Adelfo Antonio of Swanton Berry Farm recounted the benefits of working on a unionized organic farm (one with panoramic ocean views, no less). Former farmworker, José Gutierrez, who once toiled alongside his father in the fields now studies agromedicine, so that workers like his dad can have a healthier life. Reporter Roberto Romano simply let his film La Cosecha/The Harvest, which chronicles the plight of three teenage migrant workers, speak for itself.

  • Stay tuned for the pending posting of the Edible Education 101 lecture that included Fast Food Nation author Eric Schlosser. Not one to mince words, Schlosser says simply that racism is at the heart of the long history of exploitation and abuse that characterizes farmworkers’ struggles. He urges us all to stop being consumers, start being citizens, and take some personal responsibility for what we eat.

    Also speaking that evening, the man Schlosser refers to as the next Cesar Chavez, Lucas Benitez, co-founder of the Coalition of Immokalee Workers (CIW), an organized group of tomato pickers from Florida who have made great strides in improving simply horrendous living and working conditions for produce pickers. (A detailed account of the squalor, abuse, and danger these workers encounter can be found in Tomatoland by Barry Estabrook, who first brought national attention to this issue in a James Beard award-winning story for the late Gourmet magazine.)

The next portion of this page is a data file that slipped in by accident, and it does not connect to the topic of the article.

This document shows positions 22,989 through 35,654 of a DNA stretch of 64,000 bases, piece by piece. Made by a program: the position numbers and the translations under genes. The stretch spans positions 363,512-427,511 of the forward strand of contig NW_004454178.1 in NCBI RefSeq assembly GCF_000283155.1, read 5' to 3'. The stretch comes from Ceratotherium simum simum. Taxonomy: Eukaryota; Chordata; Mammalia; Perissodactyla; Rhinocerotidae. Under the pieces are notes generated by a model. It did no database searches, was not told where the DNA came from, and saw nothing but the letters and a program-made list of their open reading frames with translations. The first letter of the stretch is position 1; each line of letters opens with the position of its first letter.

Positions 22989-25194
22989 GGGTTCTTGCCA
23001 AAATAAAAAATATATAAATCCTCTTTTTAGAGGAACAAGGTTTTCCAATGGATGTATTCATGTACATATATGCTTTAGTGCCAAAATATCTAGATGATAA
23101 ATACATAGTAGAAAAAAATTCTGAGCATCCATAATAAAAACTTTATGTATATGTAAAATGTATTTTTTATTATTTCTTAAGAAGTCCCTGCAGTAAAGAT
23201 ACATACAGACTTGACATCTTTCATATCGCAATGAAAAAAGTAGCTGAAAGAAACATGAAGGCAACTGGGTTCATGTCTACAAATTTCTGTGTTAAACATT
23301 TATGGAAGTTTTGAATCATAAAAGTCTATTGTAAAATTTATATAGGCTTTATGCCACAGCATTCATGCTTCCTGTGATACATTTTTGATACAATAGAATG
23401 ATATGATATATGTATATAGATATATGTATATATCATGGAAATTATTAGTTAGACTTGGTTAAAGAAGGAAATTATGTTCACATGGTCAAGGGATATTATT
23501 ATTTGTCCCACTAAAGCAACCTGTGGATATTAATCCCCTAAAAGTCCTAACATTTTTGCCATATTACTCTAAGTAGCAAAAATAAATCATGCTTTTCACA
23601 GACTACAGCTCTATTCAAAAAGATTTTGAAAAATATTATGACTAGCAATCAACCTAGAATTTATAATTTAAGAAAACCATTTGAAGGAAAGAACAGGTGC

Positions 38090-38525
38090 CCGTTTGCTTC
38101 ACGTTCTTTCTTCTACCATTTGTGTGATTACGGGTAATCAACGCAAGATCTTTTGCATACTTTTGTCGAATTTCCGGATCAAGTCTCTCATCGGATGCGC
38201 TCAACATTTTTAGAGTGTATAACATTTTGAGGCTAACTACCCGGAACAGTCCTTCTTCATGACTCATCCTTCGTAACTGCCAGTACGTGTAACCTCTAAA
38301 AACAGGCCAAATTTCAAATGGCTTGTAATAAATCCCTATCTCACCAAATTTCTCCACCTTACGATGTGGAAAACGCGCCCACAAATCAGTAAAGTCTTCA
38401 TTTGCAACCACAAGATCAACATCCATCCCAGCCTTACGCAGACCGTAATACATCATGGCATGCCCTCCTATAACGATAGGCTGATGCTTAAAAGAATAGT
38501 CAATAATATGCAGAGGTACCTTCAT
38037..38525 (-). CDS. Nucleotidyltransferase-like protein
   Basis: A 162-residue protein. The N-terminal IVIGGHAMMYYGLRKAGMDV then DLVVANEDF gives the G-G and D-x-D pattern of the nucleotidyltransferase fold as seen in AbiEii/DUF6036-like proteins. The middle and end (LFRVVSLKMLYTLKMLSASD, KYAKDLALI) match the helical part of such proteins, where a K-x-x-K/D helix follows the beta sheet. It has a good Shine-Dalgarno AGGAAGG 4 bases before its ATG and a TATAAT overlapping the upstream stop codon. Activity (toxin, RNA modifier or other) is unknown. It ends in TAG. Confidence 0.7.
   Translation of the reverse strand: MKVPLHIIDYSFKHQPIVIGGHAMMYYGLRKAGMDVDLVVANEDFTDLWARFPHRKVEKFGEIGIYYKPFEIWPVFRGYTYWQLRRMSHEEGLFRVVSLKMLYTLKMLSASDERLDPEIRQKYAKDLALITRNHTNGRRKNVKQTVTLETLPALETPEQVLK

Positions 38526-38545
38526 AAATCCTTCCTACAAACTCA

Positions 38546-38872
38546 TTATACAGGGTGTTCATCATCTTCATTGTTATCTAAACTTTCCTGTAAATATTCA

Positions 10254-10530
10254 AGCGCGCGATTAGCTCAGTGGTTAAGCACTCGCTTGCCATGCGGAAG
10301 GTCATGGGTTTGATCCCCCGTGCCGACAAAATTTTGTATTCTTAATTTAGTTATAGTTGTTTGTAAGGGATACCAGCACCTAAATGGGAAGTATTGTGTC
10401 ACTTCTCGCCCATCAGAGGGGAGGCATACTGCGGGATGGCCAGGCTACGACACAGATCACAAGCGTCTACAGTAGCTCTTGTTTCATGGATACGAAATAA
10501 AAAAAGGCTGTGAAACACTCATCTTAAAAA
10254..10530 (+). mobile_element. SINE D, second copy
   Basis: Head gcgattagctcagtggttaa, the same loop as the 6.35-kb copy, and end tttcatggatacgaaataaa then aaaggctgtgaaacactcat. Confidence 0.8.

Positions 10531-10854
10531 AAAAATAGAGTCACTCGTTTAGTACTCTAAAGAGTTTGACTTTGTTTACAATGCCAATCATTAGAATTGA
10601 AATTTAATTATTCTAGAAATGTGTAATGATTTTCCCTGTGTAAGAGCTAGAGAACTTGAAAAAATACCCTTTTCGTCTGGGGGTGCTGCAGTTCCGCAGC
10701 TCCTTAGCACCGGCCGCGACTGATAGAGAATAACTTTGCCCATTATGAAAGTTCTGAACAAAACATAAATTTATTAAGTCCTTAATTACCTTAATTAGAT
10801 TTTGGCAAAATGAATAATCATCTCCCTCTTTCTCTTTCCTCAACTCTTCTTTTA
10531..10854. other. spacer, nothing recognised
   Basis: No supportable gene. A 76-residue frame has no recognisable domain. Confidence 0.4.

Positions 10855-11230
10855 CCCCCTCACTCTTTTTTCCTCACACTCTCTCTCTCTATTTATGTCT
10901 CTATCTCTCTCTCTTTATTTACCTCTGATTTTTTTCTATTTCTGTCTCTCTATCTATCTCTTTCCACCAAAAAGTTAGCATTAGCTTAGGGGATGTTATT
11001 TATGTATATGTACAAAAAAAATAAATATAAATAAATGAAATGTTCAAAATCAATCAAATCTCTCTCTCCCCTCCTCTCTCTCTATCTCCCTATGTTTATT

In the past decade, the CIW’s widely cited Campaign For Fair Food has forced major fast food restaurants, food service companies, and tomato growers to agree to a pay increase for workers and a code of conduct that recognizes workers’ rights. (Still to come to the table: grocery store chains such as Kroger, Publix, Walmart, and Trader Joe’s, see below.) The Oakland-based Just Harvest USA is a CIW partner and works on fair food campaigns close to home.

  • Take action: Get to know your local farmers. Visit your favorite farms (a green tour guide has been amazed to discover how many people — Bay Area residents no less — have never set foot on a farm.)